In the Trenches: Relying on Customer Service When Technology Fails

by Brett Snyder

2 min read

As you may recall, Cranky Concierge switched to using Google Apps for email last year to improve the reliability and functionality of our communications system. This past week, however, a quirky little feature left us in hot water with a client. All we could do was fix the problem and rely on our customer-service skills to save face.

If you use Google Apps for email, you probably have Groups set up. This lets you establish a group that acts as an email alias and forwards messages to multiple addresses. Cranky Concierge’s main address (info@) is nothing but a group that forwards email to various employees.

Unfortunately, when you have Groups enabled in Google Apps, it gives that alias the functionality of a discussion group, including built-in moderation of incoming messages. But we don’t want to block any emails, because our spam filters already do that job when they hit our inbox. Besides, we didn’t enable this feature in the first place: the Groups functionality just comes that way.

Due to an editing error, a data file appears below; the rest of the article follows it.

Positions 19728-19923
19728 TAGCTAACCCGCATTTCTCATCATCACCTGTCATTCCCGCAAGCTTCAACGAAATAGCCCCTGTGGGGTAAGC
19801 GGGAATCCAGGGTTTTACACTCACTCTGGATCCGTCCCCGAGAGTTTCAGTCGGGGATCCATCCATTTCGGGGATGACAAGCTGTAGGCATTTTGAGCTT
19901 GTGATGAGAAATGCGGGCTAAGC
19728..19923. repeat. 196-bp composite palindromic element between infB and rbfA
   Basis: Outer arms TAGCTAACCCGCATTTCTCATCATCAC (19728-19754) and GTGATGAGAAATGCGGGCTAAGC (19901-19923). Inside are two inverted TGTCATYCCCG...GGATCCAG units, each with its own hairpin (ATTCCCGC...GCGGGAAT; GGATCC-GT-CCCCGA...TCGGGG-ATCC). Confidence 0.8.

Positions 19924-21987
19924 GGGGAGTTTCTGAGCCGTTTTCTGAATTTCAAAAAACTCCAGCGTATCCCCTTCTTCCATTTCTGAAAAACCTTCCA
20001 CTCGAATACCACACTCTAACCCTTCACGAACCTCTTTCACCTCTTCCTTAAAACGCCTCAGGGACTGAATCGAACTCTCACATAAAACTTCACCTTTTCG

Google is supposed to notify us if an email to the group is held for moderation, but that wasn’t happening. (The Google Apps help agent I spoke with said he didn’t know why not.) So, any email that went into moderation stayed there, without us having a clue.

For months, this hadn’t been an issue, because the feature was mainly catching spam — or at least that’s what I saw when I finally looked in queue. But over the past week, seven emails from one small-business client were sent to moderation for no apparent reason. We finally received an email from someone else at his company trying to get us to respond, which alerted us to the issue.

I’ll admit that, before I was aware of the Google Apps feature, I doubted the client’s story. Nonetheless, we worked over the weekend to get him and a colleague booked for travel. Once we figured out what happened with his emails, I immediately explained what went awry. (His is a tech company, so I figured a full explanation was best and wouldn’t be confusing.) Next, the employee who manages his account reached out and apologized, letting him know that, of course, we would not charge our urgent fees, despite helping him after hours. It was our fault.

In the end, we fixed the problem by turning off moderation, and the client seemed to accept our apology. There’s nothing worse than when technology fails you, but all you can do is hope your customer-service work can save the day.

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